The children born to Black American GIs and white British women during Second World War

Posted in Articles, History, Media Archive, United Kingdom, United States on 2021-10-10 21:46Z by Steven

The children born to Black American GIs and white British women during Second World War

The Bristol Post
Bristol, England, United Kingdom

Hannah Simpson

Interracial couples dancing in England during WWII (Image: ‘Courtesy of Gregory S. Cooke Collection’)

The children, who came to be known by the British press as the nation’s “Brown Babies”, grew up in post-war Britain

During World War II, around one million American troops arrived in England to prepare for the invasion of Europe and to assist Great Britain in the fight against Nazi Germany.

Of these GIs, 130,000 were African American who landed in cities such as Bristol between 1942 and 1945.

For many Brits, this was their first time meeting a person of colour, but in Bristol, the public were incredibly welcoming to their American visitors, with some pubs such as The Colston Arms refusing to adhere to US segregation practices.

America’s stringent Jim Crow laws were not limited to the United States alone, as the army was officially segregated until 1948…

…Professor of social and cultural history at Anglia Ruskin University, Lucy Bland said: “From all accounts a lot of local people much preferred the Black GIs…

Read the entire article here.

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Imperial Intimacies: A Tale of Two Islands

Posted in Autobiography, Biography, Books, Caribbean/Latin America, History, Media Archive, Monographs, United Kingdom on 2019-09-26 00:11Z by Steven

Imperial Intimacies: A Tale of Two Islands

Verso Books
416 pages
6 x 9-1/4
Hardcover ISBN: 9781788735094
Ebook ISBN: 9781788735124

Hazel V. Carby, Charles C. and Dorothea S. Dilley Professor of African American Studies; Professor of American Studies
Yale University

Imperial Intimacies by Hazel V. Carby

A haunting and evocative history of British empire, told through one woman’s search through her family’s story

“Where are you from?” was the question hounding Hazel Carby as a girl in post–World War II London. One of the so-called brown babies of the Windrush generation, born to a Jamaican father and Welsh mother, Carby’s place in her home, her neighbourhood, and her country of birth was always in doubt.

Emerging from this setting, Carby untangles the threads connecting members of her family to each other in a web woven by the British Empire across the Atlantic. We meet Carby’s working-class grandmother Beatrice, a seamstress challenged by poverty and disease. In England, she was thrilled by the cosmopolitan fantasies of empire, by cities built with slave-trade profits, and by street peddlers selling fashionable Jamaican delicacies. In Jamaica, we follow the lives of both the “white Carbys” and the “black Carbys,” as Mary Ivey, a free woman of colour, whose children are fathered by Lilly Carby, a British soldier who arrived in Jamaica in 1789 to be absorbed into the plantation aristocracy. And we discover the hidden stories of Bridget and Nancy, two women owned by Lilly who survived the Middle Passage from Africa to the Caribbean.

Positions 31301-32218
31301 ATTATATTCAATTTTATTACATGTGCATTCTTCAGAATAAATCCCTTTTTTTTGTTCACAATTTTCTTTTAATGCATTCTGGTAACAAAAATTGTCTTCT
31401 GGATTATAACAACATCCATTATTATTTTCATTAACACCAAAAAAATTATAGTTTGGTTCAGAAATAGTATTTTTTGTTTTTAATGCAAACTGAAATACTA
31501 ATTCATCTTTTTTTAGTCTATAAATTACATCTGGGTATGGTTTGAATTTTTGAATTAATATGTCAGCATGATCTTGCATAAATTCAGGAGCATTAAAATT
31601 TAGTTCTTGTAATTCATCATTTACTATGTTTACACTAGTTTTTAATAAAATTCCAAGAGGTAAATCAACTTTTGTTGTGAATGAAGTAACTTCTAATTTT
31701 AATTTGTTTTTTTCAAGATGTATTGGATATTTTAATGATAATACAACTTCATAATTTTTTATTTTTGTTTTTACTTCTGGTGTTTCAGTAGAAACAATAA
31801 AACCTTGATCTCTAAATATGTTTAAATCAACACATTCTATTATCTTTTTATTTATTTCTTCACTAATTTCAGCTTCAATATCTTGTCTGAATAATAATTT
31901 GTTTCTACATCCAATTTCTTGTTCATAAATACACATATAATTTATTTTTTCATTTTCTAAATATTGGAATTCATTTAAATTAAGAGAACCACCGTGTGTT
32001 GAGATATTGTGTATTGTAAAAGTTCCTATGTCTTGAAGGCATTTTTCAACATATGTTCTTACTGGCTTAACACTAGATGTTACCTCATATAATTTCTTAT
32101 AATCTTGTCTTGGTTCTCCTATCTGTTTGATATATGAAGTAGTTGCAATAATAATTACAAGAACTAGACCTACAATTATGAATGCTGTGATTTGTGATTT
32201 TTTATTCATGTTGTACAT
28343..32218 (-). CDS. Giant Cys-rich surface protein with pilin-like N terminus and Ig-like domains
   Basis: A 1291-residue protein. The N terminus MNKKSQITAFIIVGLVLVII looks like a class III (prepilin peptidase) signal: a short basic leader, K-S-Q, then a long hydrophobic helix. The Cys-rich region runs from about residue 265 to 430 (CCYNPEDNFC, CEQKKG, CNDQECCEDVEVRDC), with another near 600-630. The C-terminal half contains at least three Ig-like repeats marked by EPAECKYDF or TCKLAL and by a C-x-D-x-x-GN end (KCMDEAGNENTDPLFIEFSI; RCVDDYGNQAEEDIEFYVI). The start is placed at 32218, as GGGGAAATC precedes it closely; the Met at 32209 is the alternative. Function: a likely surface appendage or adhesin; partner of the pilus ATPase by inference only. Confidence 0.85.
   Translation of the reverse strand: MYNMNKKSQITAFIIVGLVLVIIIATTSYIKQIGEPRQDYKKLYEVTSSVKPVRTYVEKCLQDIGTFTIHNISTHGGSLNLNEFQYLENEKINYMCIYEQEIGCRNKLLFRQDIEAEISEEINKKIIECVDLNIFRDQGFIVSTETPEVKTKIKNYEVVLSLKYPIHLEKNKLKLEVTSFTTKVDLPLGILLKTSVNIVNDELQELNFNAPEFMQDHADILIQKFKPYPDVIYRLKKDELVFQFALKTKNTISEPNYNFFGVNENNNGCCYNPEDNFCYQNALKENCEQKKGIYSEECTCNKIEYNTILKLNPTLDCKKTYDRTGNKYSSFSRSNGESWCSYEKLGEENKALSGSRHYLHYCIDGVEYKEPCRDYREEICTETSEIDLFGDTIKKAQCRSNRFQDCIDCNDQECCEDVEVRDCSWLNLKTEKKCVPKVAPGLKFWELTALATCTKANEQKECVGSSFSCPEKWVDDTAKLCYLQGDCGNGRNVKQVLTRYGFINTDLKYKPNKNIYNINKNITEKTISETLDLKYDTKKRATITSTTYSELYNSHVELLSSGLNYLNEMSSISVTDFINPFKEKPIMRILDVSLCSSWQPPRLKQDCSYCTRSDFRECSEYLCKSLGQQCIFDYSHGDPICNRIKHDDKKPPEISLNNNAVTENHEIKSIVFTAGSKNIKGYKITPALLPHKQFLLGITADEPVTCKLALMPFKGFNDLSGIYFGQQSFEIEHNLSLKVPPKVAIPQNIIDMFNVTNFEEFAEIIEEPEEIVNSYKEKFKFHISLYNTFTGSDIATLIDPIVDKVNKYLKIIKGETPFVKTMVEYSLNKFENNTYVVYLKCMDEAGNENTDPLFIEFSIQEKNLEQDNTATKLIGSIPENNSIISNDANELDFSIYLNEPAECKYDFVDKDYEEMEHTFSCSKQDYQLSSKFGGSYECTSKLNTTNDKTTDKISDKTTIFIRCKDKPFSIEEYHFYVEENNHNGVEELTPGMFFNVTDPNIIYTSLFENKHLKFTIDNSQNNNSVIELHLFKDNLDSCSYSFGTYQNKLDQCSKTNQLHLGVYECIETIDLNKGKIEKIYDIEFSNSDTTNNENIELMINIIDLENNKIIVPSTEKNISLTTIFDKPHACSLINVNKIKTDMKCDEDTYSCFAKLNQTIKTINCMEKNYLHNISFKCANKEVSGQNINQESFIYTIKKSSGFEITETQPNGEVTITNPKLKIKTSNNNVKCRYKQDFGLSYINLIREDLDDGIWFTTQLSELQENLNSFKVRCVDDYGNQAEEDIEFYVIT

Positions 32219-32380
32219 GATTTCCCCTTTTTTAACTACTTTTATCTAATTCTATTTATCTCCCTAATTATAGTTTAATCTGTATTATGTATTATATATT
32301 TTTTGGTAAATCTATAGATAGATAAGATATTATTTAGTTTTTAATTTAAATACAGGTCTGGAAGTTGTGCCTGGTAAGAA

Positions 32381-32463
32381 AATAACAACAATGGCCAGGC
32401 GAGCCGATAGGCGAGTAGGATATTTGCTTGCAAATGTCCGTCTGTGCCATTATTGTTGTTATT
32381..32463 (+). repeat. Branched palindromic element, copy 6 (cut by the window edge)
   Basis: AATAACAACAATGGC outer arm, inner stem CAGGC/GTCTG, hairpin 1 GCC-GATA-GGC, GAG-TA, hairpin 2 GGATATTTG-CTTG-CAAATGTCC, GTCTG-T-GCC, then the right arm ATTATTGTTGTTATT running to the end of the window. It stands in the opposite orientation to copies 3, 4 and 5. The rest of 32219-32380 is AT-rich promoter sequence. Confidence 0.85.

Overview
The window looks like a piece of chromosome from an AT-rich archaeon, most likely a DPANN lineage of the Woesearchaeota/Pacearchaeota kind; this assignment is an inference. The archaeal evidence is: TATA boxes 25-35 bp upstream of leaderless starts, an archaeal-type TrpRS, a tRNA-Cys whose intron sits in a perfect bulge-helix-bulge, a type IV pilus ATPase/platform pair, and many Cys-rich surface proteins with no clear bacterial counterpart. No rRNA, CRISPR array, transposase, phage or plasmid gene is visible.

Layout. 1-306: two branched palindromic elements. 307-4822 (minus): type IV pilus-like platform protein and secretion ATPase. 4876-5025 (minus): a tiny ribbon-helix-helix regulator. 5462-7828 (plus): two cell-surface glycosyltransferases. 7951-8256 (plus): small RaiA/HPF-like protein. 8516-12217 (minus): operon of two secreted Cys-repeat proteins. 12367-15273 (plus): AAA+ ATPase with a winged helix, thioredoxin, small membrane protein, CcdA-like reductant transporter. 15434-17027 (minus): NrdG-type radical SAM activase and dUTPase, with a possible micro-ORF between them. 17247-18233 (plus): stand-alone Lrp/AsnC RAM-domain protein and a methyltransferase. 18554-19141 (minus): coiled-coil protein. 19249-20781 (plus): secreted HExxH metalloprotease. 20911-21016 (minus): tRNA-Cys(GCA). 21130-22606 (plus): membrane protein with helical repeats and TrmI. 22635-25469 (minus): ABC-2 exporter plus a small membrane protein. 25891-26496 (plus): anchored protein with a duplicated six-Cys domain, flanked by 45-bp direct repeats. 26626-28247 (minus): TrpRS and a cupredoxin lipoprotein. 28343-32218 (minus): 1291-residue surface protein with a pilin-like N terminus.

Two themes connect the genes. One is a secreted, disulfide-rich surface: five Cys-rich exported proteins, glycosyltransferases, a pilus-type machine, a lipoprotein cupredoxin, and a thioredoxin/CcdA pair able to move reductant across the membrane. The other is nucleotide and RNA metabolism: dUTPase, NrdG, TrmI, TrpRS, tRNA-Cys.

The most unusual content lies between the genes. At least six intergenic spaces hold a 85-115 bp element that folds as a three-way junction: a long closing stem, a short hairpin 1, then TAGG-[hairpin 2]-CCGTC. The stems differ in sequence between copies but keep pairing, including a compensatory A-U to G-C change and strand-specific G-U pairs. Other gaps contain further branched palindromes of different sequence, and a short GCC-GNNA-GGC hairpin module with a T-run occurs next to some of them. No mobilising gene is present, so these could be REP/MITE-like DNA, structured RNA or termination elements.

Moving between the Jamaican plantations, the hills of Devon, the port cities of Bristol, Cardiff, and Kingston, and the working-class estates of South London, Carby’s family story is at once an intimate personal history and a sweeping summation of the violent entanglement of two islands. In charting British empire’s interweaving of capital and bodies, public language and private feeling, Carby will find herself reckoning with what she can tell, what she can remember, and what she can bear to know.

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Bristol school drops Colston name and replaces it with African-American, female mathematician’s

Posted in Articles, Campus Life, History, Media Archive, Politics/Public Policy, Religion, Slavery, United Kingdom on 2019-02-10 23:35Z by Steven

Bristol school drops Colston name and replaces it with African-American, female mathematician’s

The Bristol Post
Bristol, United Kingdom

Tristan Cork, Senior Reporter

An 18th century engraving of Edward Colston

All the other house names have been dropped in favour of more diverse role models

One of Bristol’s oldest state schools has decided to ditch the names of its houses – including one named after Edward Colston – in favour of more inspiring names who are better role models.

St Mary Redcliffe and Temple School has a house system with five houses, all named after historic figures from the school’s, and Bristol’s, past.

That system has operated for decades, but from the start of the next academic year in September, they will be replaced.

The school, which is the only Church of England secondary school in the Diocese of Bristol, has come under pressure for its links to the controversial slave trader Edward Colston in recent years, and that included calls to rename one of the five school ‘houses’ which is named after him.